Tuesday, May 3, 2016

2 American Specialty Cars (though one is Japanese and they're both American Sunroof Cars)

Today is all about featuring 2 cars you might walk by 100 times without realizing there's anything special about them. Both were parked in a soulless cul-de-sac around 63rd and West End in Manhattan where new buildings are popping up with zero evidence of what used to be there. Lincoln Center is nearby; in itself a massive edifice that replaced an entire neighborhood named San Juan Hill (I have a link at the bottom of this post with more info on the hood). If you want to see the old buildings watch West Side Story which was filmed in the empty but still standing condemned nabe. Enough with the tangent!
 Is that a Mustang?
Close! At first glance this is obviously a Mustang convertible, but there are subtle differences as you get a better look. What we have here is a 1987-1990 ASC McLaren Mustang Roadster.
ASC originally stood for American Sunroof Corporation (and was known by that name when this car was built) but they switched their identity and purpose to American Specialty Cars in 2004.
Legend has it that a guy named Peter Muscat from Detroit basically customized his own Mustang much like this and pitched it to ASC/McLaren who liked the idea and put it into limited production.
One major if subtle modification is a chopped windshield with a steeper rake than stock. The other mods include reducing it to a 2 seater, and fitting it with a hardtop tonneau cover for the folded roof. With the top down they look pretty sleek.
These roadsters started as Mustang coupes so it was much more invasive a procedure than just tarting up a convertible.That line of the tonneau cover is very close to the factory convertible opening, but the workings of this top with the lower height and rear seats omitted called for a coupe to start.
The taillights on every other ASC/McLaren Mustang I've seen have louvers on them, so I'm guessing all the taillights were replaced on this example. If this has been parked on the street for any amount of time I can see them being taken out by either a thief or parking misadventures.
Here's a grainy shot through the plastic 1/4 window into the luggage tray that takes place of the rear seats. There are hidden storage tubs located beneath the fuzzy sections directly behind the front seats.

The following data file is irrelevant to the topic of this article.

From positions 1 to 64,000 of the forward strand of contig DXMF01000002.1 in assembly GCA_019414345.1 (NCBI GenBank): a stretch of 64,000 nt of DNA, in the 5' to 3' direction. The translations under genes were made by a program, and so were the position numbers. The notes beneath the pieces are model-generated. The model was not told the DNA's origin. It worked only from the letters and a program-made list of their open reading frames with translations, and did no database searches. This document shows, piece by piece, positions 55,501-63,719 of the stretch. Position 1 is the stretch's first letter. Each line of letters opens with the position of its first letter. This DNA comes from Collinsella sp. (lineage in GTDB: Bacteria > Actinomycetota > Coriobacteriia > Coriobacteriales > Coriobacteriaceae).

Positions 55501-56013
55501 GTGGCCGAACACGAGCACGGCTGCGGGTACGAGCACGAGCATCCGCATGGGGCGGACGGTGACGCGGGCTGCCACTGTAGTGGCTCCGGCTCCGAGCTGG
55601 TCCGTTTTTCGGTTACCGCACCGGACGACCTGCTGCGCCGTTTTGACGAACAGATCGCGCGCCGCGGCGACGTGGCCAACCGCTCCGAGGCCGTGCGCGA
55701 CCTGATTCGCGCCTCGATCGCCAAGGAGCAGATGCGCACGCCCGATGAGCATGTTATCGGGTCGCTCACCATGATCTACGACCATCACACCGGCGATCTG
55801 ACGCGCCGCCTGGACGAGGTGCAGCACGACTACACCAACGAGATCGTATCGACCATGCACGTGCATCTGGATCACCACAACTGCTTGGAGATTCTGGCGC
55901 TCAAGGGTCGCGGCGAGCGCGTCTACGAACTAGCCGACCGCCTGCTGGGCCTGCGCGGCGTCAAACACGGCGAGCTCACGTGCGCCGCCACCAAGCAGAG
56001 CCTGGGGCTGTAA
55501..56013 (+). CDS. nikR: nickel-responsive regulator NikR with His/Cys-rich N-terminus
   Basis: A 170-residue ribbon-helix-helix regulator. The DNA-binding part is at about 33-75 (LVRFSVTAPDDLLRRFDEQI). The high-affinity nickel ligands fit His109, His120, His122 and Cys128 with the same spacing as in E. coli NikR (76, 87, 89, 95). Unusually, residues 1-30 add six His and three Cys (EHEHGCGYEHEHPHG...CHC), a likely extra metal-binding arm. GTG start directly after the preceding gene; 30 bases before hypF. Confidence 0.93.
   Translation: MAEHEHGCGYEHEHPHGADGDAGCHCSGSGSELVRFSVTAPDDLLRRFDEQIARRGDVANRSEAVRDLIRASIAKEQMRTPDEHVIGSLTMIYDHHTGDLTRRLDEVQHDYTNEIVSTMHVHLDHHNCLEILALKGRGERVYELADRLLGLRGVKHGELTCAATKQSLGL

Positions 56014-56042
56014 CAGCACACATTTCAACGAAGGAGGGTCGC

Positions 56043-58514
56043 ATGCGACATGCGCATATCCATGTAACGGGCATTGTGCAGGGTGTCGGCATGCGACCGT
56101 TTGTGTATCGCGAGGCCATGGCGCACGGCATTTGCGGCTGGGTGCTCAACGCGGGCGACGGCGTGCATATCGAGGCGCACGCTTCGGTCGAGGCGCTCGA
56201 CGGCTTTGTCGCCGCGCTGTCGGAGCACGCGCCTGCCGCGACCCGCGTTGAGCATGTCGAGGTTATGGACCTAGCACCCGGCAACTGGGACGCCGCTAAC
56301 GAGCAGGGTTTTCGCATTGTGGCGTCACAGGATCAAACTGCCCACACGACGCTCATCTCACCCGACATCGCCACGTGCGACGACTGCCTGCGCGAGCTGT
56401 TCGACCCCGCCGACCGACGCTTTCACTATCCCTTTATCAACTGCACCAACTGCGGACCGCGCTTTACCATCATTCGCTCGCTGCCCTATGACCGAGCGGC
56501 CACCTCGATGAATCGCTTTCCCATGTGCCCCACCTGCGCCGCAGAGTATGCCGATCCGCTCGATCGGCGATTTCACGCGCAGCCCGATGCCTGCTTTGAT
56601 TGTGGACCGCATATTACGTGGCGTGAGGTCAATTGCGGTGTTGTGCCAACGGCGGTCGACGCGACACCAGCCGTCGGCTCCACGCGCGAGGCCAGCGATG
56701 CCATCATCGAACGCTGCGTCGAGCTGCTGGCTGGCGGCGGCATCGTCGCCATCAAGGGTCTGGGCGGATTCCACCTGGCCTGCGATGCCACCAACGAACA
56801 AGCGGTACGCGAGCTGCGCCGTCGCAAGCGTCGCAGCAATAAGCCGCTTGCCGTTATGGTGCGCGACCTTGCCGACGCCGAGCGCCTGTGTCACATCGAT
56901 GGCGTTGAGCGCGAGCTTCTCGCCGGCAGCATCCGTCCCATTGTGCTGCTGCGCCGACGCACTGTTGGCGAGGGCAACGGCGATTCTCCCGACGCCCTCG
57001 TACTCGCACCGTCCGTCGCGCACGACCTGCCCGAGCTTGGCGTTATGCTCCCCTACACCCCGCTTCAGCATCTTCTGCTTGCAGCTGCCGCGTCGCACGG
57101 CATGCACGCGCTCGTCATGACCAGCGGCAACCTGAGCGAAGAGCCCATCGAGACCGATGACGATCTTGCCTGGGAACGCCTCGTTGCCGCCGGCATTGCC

You could easily be forgiven for thinking this was any old Mustang GT convertible for this year as the GT had similar ground effects. However there were only 1,806 of these conversions done over a 4 year period so they are rare. The sticker price was around $25,000 when new. The equivalent Mustang GT convertible was a cool $9,000 less! The mods were only cosmetic; the standard 5.0 V8 powered this beast.
The wheels are original and at least as rare as the car, if not more!
On to a slightly less exciting, more hooptie-ish ride:
Don't get too excited now! This is a 1992-1994 Nissan 240SX convertible in Scarlet. The 240SX 1st generation (which this is) is the darling of the drifter set. It had a near-perfect balance of front and back weight distribution coupled with rear wheel drive. Such a fun combination to drive! That is, until they had ASC chop the roof off to create this.
Much like the McLaren above, ASC started with brand new cars to configure into a convertible. As opposed to the Mustang this conversion was 100% factory authorized and implemented.
Look, she's been around. Scuffs, scrapes, peeling paint and straight-up dents pepper this ride.The license plate seems to have been moved to this side, probably after being destroyed by parallel parkers.
From this angle it looks a lot like the Mazda RX-7 convertible of the same era. The issue is that Mazda made their own convertible, ensuring that the body remained rigid, and that it had enough power under the hood. The 240SX, like the Mustang above, started life as a hardtop coupe. Somehow this didn't translate as well as the Mustang; the body flexed terribly on the track and the engine (MUCH smaller than the Ford 5.0) couldn't propel it out of its own way.
But don't tell the owner that! They saw fit to furnish this beast with a quick-remove steering wheel. Doesn't your Club seem inadequate now! Looks like the power windows are getting a much needed tearing apart too.
By the way the auto trans was the only one available in the convertible, further neutering this once-sports car.
This is by far its best angle, with only a couple major dents and a scrape along the side. The top looks new though.
The owner hooked it up with a fat coffee can exhaust so you can hear those ponies straining. Thank god for that wing or this would've probably flipped around 200mph.
Ugh; if a custom '90s Japanese ragtop can be a hooptie this is it. Don't get me wrong; I'd happily drive this thing as it is a convertible, as reliable as any Nissan from the era, and the mileage is probably pretty great. Still, it does look like a Mazda RX-7 and a Ford Probe had a child that got into fights.
For anyone interested in the story of the neighborhood that was razed for Lincoln Center this link is great:
San Juan razed for L.C.

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